People arrested can be released before trial without having to pay bail, if they are judged to be a low risk
The California Democratic Party urges a YES vote
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The American justice system must be reformed. One target of that reform is cash bail, a system that puts a price tag on the accused’s freedom while awaiting trial. The changes suggested by Proposition 25, a ballot measure on the November 3 ballot, will address this unjust incarceration that plagues our current system. A “Yes” vote on Proposition 25 would end the horrific system of cash bail in California.
Currently our state’s justice system brings the accused to pretrial court and assesses the risk they pose to society should they be released before trial. This involves weighing factors such as whether the defendant is likely to reoffend, as well as how likely they are to appear for their court date. Based on these assessments, a price is placed on their freedom. D.C. Superior Court Judge Truman Morrison characterizes this system as reliant on “judicial hunch and money, which, of course, makes no sense.”
There is plenty of evidence to suggest how the cash bail system is flawed. Over 60 percent of California prisoners are pretrial detainees, and as many as nine in ten are serving because they cannot afford bail. This leads to loss of jobs, homes, custody of children, and even lives, and forces pretrial guilty pleas to avoid these consequences. These guilty pleas permanently stain the record and hurt the job prospects of the accused.
Gross juxtapositions also exhibit the systematic miscarriage of justice. Officers who killed Freddie Gray had the same bail as one man arrested for protesting police brutality. One woman, who killed her father and two children, posted thirty-five million dollars by pooling money from her wealthy friends; while another died in custody after he was unable to come up with one hundred dollars for low-level marijuana charges.
Proposition 25 is an alternative solution to cash bail. It proposes pretrial risk assessment divisions that would be responsible for determining if the accused person is “low,” “medium,” or “high” risk based on data with a “legitimate scientific” basis. Risk would still be defined as the defendant’s threat to society upon release and the likelihood they will show up in court, but under this system no accused person would be jailed because they could not raise the money for bail.
California is not the first place to consider instituting such a policy. New Jersey and Washington, D.C. have put in place similar reforms, while municipalities across the nation have begun to chip away at the cash bail system. The results of this revolution are reductions in prison populations that save money and lives, without increases in crime. There have been a few instances of the accused reoffending after release, but often they have received a disproportionate level of press coverage. In fact, the current bail system should cause even more concern over reoffenders because dangerous criminals are often released when they have deep enough pockets.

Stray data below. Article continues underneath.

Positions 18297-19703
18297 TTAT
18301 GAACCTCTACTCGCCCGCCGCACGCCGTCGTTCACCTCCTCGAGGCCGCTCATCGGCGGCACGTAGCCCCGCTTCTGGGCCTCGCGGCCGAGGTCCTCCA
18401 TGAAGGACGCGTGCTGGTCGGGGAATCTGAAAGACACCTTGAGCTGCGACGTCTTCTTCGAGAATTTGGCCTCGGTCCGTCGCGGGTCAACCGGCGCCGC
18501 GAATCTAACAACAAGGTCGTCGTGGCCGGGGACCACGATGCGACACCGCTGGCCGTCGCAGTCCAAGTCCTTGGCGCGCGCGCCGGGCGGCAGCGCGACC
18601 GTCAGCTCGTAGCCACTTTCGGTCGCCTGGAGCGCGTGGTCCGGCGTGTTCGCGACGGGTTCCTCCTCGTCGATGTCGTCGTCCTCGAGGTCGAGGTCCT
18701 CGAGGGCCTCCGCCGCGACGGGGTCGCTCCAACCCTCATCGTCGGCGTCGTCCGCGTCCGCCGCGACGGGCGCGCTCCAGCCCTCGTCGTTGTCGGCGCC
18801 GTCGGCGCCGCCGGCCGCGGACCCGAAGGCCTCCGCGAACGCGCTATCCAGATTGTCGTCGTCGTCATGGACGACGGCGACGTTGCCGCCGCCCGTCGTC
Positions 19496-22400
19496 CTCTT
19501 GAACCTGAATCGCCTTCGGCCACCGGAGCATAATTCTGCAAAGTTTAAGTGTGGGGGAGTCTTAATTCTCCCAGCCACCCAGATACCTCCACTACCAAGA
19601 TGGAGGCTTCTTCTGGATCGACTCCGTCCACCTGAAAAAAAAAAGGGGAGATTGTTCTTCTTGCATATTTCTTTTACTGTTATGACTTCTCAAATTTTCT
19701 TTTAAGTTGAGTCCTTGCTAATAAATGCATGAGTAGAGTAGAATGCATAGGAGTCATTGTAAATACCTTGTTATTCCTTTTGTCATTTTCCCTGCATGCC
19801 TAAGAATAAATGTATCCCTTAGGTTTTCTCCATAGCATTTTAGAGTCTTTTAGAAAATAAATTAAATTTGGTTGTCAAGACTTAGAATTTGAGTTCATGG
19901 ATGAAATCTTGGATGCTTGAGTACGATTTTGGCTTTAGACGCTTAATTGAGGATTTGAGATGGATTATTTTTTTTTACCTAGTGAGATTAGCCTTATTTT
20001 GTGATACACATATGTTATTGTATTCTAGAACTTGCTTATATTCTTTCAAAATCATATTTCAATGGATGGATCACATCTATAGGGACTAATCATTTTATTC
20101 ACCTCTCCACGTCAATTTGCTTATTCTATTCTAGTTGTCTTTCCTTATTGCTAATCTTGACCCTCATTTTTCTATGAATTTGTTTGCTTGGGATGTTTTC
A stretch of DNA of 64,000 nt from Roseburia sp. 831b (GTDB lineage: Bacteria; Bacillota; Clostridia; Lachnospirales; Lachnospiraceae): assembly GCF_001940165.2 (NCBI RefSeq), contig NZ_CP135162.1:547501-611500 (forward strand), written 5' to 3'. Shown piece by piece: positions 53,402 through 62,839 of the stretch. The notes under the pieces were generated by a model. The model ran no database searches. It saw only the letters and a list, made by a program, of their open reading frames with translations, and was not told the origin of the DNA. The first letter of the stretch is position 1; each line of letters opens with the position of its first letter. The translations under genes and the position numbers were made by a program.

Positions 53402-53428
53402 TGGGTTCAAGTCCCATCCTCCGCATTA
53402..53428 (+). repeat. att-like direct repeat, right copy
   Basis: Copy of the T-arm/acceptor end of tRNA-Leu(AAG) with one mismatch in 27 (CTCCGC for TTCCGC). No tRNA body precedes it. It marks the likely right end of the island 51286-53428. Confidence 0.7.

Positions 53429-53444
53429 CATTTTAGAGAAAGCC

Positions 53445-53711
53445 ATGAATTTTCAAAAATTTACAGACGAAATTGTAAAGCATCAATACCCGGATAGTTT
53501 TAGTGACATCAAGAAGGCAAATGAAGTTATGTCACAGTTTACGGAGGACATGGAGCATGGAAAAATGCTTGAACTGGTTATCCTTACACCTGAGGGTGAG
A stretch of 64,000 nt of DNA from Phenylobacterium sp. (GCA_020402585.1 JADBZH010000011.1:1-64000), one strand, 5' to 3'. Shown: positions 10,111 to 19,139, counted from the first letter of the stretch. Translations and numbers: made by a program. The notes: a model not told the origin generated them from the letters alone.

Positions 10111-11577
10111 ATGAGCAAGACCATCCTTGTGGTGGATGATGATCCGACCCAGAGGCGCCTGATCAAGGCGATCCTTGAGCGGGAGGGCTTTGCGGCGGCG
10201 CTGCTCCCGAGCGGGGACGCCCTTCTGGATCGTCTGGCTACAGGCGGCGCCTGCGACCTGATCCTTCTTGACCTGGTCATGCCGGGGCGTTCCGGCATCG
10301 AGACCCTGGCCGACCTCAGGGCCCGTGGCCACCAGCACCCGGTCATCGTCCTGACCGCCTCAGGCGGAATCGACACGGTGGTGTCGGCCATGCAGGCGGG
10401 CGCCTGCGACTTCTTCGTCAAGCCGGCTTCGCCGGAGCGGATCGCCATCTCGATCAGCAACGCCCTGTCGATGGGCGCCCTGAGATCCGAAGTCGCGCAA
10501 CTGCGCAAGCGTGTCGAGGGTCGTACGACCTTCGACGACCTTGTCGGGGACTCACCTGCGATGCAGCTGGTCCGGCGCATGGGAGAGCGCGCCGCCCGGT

The petitions to place Proposition 25 on the ballot were circulated by companies that profit from the cash bail system. The American Bail Coalition, whose website explains that they are “made up of national bail insurance companies who are responsible for underwriting criminal bail bonds throughout the United States of America,” has a clear financial interest in supporting this outdated arm of our criminal justice system. Currently, bail bond insurers make two billion dollars in profits per year based on the devastation of communities of color. That’s unacceptable.
Proposition 25 is a “veto resolution” which seeks to overturn SB 10, a bill passed by the California legislature that would eliminate cash bail. Had the bail industry not put Proposition 25 on the ballot, this bill ending cash bail in California would already be law.
In spite of its support for Proposition 25, the ACLU of California has expressed its concern over aspects of SB 10. Use of similar pretrial risk-assessment algorithms by other states has demonstrated that people of color are more likely to be deemed “high risk” because of the preexisting bias inherent in the data provided by the criminal justice system.
While SB 10 is not perfect, it is a significantly better alternative to our current system of cash bail, which jails the accused more often than the guilty. The ACLU of California, Senator Holly Mitchell, the California Federation of Teachers all encourage a “Yes” vote on Proposition 25. A “Yes” vote will allow SB 10 to become law, and will eliminate cash bail in California.